Rodriguez, Raines, Bagwell, Selig, Schuerholz enter Hall
COOPERSTOWN, N.Y. — Ivan Rodriguez stared out at his father, wiping away tears as he spoke.
“I love you with all of my heart,” Rodriguez said. “If I’m a Hall of Famer, you’re a Hall of Famer — double.”
Those words punctuated Rodriguez’s speech as he was inducted Sunday into the Baseball Hall of Fame. Jeff Bagwell and Tim Raines, along with former Major League Baseball commissioner Bud Selig and front-office guru John Schuerholz, also were enshrined on a picture-perfect summer day in front of more than 27,000 fans.
Before he started, Rodriguez received a standing ovation from hundreds of fans, many wearing red-and-white jerseys with “Puerto Rico” emblazoned on the front. He then proceeded to give half his speech in Spanish.
“This is such an incredible honor for me,” Rodriguez said. “A little kid from Puerto Rico with a big dream. Never let them take your dream away from you.”
Rodriguez, who spent most of his 21-year-career with the Texas Rangers, holds the major league records for games caught (2,427) and putouts by a catcher (12,376). He also played for the Detroit Tigers, Florida Marlins, New York Yankees, Houston Astros and Washington Nationals, and hit 311 home runs while batting .296. He’s the second catcher elected on the first ballot, joining Johnny Bench, who was seated on the dais behind him.
Bagwell spent his entire 15year career with Houston, and was one-third of the Astros’ “Killer B’s,” along with Craig Biggio, a fellow Hall of Famer, and Lance Berkman. Elected in his seventh year on the ballot, Bagwell batted .297 in his career, and is the only first baseman with 400 career homers (he had 449) and 200 stolen bases (he finished with 202).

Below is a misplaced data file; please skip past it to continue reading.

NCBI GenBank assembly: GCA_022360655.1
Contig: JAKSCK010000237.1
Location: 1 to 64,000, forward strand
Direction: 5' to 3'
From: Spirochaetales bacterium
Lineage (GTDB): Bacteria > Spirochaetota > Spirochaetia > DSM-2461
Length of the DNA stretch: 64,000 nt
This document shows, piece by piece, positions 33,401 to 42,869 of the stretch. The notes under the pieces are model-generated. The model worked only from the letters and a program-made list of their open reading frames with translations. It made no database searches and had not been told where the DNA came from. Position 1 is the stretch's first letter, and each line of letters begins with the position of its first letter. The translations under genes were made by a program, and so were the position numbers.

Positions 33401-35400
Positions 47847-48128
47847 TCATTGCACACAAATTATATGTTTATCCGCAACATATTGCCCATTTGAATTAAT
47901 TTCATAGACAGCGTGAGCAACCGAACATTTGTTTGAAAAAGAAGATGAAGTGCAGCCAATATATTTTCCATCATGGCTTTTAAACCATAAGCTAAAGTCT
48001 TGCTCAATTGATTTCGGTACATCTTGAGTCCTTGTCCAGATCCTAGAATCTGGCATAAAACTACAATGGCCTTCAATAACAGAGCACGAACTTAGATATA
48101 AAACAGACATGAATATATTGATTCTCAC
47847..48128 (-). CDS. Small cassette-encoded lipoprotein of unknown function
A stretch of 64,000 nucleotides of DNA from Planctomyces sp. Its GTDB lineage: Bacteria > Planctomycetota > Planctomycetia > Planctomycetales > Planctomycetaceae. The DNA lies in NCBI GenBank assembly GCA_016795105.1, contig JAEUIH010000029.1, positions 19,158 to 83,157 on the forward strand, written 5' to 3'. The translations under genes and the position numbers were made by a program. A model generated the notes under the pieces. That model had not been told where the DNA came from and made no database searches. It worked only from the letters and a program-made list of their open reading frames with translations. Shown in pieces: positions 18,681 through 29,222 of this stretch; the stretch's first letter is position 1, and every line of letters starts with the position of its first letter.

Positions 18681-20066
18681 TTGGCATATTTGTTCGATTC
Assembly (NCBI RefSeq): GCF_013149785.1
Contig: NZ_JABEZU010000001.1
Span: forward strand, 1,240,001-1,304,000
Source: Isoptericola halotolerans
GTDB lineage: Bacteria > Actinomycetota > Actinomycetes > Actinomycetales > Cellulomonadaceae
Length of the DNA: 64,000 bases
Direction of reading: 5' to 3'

“It’s always emotional when you see the fans cheering for you, and my whole family in front of me,” said Bagwell, who thanked his parents and wife. “I’m an emotional person. It’s a dream just to be part of this beautiful group. Now I have that plaque forever.”
Raines was greeted by scores of fans from Canada, many of whom came aboard several buses. He thanked his mother and father and later focused on Hall of Famer Andre Dawson, a teammate with the Montreal Expos when Raines first broke into the major leagues.
“Without Andre Dawson there’s no telling where I’d be,” said Raines, who fought cocaine problems early in his career. “I wanted to kind of be like you and he finally accepted and I followed. Thank you so much for making me the player I became.”
Raines, who also played for the Yankees, Marlins, Chicago White Sox, Oakland Athletics and Baltimore Orioles, earned enough votes for induction in his final year on the ballot. He batted .294 in a 23-year career, and had 808 stolen bases — the fifth-highest total in major league history, with a stretch of 70 or more steals each season from 1981 to 1986, a streak that still stands alone. His success rate of 84.7 percent tops the list among players with at least 400 steal attempts.
Selig spent more than 22 years as commissioner. He was instrumental in the approval of interleague play, the expansion of the playoffs, splitting each league into three divisions with wild cards, instituting video review and revenue-sharing in an era that saw the construction of 20 major league ballparks. His tenure also included the Steroids Era and the cancellation of the 1994 World Series amid a player strike.
In 26 years as a general manager with the Kansas City Royals and Atlanta Braves, Schuerholz’s teams won 16 division titles, six pennants and two World Series. He was the first GM in history to win a World Series in each league.
Maui’s Dylan Kokubun slides into third base ahead of a tag by Florida’s Max Joy in the seventh inning.
Ivan Rodriguez, the second catcher elected to the Baseball Hall of Fame in his first year on the ballot, speaks during Sunday’s induction ceremonies.